Photo by Sarah Foley 5
FROM THE SRC Elyse Jenkins As a result of the most recent TUU elections I’m sure you’re all a little more aware of the TUU. In the weeks past we’ve had to allocate an extra ten minutes to get to class to account for the pamphlet-waving, team t-shirt wearing student rep hopefuls that we’ve encountered along the way. As frustrating as this may be, as the outgoing TUU Southern Campus President I was pretty excited to see such a passionately contested election. I often get asked why I care so much about the TUU, why it is important and what we actually do. Firstly, TUU reps dedicate a great deal of time to the cause. For example, during semester one exam period, your Society Council President spent his time writing out society council guidelines and convincing the university that barrels are an essential tenet of university life. We care. Many of us enjoy the challenge of problem solving and trying to make something better. Many of us do it because of the satisfaction you get from running a great event or from striking a win against the university. Many of us just do it because we want to make the university experience more enjoyable and believe that we know how. With regards to what we actually do, I think the SRC South has had an incredibly active year. We ran O Week 2012 with a free concert featuring Ballpark Music and Alpine, Cal Wilson and a Comedy Gala, Clubs and Societies Day, a free breakfast, Market Day, Movie Night and the infamous welcome back barrel. We ran an inter-society soccer tournament, came up with the idea of SuperBarrel, held the first major satellite campus event with Arthaus and wreaked havoc with the
Scavenger Hunt. We’ve held two textbook sales, indulged in international foods and performances at International Fiesta and held 14 free breakfasts as a chance for you to meet your SRC reps and talk about relevant campus issues. But the SRC isn’t all fun and games. In semester one we had the task of educating you about SSAF (student services and amenities fees) as we felt that there was far from adequate student consultation from the university. We held a SSAF Q&A with the Deputy Vice-Chancellor (Students and Education), spent a month handing out educative flyers and produced a survey which was sent to all UTas students and received over 2000 responses. We ensured that the university listened to you about how you wanted your SSAF funds spent. We have commenced the TUU Repower project in efforts to increase the sustainability of the TUU and switched to Fairtrade and ethically-produced products at our events. We established an International Student Committee and a Constitutional Review Committee to address the structural inadequacies within our organisation. We’ve also launched the TUU Clubs and Societies Raffle to help clubs and societies raise some extra funds for their great work. An interesting challenge we have faced this year is the criticism we have received, and by criticism I don’t mean someone making a meme about the surplus of Facebook notifications about TUU Toast. I don’t think criticism is necessarily bad, as it shows that people are engaging with the TUU. We recognise that we can make improvements in the way we communicate with students, yet staging student protests over every potential university decision is arguably not the most effective way to have an impact. This year we have operated off 6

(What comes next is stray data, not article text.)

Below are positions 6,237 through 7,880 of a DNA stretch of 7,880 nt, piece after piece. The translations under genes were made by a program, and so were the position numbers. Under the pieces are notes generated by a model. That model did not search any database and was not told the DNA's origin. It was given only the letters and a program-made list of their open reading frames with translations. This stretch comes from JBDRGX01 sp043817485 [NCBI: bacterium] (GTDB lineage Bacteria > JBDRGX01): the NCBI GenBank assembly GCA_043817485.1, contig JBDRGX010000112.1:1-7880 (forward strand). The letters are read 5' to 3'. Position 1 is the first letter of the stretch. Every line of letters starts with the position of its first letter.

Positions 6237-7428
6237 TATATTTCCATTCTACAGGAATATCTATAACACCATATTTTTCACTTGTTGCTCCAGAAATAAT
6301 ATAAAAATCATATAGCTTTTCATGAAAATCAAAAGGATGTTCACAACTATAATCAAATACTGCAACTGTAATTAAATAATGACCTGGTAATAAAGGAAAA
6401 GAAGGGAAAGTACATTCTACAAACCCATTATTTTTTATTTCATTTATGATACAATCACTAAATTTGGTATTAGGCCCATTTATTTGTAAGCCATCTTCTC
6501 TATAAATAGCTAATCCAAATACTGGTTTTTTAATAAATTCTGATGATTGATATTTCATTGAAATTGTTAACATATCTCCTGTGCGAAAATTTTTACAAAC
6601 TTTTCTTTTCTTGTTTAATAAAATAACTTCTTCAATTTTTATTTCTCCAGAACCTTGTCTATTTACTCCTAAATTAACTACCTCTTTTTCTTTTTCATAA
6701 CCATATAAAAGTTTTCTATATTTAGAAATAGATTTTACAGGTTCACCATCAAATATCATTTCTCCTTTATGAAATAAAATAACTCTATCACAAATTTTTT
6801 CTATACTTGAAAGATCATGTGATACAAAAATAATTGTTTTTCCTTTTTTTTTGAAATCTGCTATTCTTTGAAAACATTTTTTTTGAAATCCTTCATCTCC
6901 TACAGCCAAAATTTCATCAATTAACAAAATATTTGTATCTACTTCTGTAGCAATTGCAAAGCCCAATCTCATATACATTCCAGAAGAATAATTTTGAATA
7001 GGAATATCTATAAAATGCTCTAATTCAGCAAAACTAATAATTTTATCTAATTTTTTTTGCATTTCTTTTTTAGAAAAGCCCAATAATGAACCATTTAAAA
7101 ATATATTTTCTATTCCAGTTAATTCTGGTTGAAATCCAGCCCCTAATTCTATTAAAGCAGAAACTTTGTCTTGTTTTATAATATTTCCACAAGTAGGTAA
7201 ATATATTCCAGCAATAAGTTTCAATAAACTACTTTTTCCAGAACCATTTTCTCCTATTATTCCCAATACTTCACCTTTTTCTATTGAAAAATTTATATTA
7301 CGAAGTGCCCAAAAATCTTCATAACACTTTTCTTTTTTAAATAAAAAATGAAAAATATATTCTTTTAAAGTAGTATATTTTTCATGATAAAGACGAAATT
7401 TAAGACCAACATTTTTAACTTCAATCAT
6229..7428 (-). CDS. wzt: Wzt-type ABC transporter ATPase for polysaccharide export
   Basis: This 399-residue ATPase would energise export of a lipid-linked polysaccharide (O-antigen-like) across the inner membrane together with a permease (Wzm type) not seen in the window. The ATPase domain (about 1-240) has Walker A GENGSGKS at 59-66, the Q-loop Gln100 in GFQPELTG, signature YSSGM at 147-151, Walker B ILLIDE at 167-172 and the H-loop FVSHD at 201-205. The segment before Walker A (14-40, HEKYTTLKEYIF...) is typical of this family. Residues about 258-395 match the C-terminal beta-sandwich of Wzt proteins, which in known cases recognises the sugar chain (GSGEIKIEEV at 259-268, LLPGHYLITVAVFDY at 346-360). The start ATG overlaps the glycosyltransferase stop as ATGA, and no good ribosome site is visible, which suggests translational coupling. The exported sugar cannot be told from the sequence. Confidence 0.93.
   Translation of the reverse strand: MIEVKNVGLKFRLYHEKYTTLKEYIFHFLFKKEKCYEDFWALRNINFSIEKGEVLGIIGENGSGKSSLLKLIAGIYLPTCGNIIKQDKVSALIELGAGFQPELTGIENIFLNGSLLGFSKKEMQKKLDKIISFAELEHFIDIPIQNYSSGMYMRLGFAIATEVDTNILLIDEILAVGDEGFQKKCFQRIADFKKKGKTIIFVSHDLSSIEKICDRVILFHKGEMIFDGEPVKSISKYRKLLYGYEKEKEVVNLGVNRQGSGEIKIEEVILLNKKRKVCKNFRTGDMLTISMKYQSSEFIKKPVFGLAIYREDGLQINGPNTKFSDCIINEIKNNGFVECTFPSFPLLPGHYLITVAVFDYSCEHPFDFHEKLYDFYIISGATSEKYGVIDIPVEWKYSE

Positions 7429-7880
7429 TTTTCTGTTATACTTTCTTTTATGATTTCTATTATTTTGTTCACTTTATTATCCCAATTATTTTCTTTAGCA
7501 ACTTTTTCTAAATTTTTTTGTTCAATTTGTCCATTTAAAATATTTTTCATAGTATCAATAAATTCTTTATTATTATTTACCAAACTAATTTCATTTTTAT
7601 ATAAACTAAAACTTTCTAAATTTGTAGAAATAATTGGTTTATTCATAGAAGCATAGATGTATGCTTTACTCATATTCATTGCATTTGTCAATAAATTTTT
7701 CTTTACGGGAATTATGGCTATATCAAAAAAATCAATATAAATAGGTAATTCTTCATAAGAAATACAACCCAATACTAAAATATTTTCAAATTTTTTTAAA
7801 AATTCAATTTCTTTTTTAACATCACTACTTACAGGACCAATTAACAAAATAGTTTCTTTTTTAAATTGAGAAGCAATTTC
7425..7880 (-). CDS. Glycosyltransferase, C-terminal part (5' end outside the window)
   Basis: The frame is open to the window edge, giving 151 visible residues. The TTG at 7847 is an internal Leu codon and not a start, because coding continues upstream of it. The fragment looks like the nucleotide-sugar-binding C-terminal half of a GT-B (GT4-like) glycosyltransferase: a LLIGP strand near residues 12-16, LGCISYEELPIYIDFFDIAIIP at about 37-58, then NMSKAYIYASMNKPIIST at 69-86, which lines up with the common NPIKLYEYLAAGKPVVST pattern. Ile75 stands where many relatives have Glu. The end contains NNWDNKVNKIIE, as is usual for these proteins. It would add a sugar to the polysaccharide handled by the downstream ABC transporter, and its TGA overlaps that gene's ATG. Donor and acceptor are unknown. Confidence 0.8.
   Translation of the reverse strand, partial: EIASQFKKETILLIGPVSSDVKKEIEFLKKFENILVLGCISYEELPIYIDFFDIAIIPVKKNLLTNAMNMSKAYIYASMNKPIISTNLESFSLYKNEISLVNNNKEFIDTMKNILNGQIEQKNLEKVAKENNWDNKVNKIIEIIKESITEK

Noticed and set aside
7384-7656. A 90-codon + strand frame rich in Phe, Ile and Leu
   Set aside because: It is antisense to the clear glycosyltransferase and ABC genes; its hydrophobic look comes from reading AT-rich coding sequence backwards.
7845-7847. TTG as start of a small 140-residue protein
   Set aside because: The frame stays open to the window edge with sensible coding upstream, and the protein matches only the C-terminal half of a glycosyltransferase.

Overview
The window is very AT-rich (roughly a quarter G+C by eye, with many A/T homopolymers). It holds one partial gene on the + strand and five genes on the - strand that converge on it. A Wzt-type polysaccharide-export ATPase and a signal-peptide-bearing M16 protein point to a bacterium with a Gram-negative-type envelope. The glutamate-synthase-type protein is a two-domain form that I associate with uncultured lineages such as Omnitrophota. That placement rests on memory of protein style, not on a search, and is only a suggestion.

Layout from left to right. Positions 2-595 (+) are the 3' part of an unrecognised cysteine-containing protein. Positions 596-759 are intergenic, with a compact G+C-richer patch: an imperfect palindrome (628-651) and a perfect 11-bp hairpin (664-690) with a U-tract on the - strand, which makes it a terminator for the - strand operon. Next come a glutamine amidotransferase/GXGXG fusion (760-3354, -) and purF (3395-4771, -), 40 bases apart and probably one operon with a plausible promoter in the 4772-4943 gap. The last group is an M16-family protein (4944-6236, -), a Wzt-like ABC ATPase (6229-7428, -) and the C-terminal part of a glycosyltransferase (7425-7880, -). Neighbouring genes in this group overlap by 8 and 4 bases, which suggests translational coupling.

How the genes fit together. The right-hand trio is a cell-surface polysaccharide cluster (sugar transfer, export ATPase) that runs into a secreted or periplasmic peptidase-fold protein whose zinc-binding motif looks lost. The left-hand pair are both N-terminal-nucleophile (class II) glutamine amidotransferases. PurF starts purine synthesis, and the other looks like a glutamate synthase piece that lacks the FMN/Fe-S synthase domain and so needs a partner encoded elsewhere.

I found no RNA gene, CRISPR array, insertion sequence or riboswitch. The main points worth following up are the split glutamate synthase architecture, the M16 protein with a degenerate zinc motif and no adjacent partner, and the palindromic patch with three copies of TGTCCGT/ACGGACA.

Firstly. the belief that we will achieve more through establishing ourselves as a professional body who can engage in dialogue with the university, rather than resorting back to the riotous methods used in the 70s, in a time when the university was far less willing to hear what we have to say. Without such an approach I doubt we would have been as successful in saving the much-loved barrel when the University expressed their concerns or have had any input into the restructure of The Refectory. Yet the relationship between the TUU and UTas is not without its flaws, and I hope that next year’s crop of reps work towards more open and regular correspondence with the university. As the sun sets on my final term in TUU office, I’ve has a chance to think about my ‘wish list’ for the TUU in the coming years. It’s impossible to achieve everything in one term, however these are a few things I would like to see rolled out in the future: – A fortnightly newsletter produced by the TUU and regional SRCs which includes rep reports, a calendar of upcoming events and letters from students. Ideally this would be sent out via email to all students. – Major improvements to the TUU website – An Inter-society Quidditch tournament – A TUU produced University Handbook – Establishing sub-committees for the major SRC portfolios – A restructure of the TUU Board of Management to a board with a student majority – A more active campus in Launceston, Burnie and Cradle Coast I hope this gives you a clearer idea about the TUU SRC and what we’re all about. We don’t claim to be infallible though most of us have contributed countless hours to the organisation in the name of making our university a better place for students. I wish next year’s reps the best of luck and there’s no doubt I’ll be a ‘toolie’ at a few TUU events next year. For more information check out: http://www.facebook.com/tuusrcsouth www.tuu.com.au Image by Hayley Francis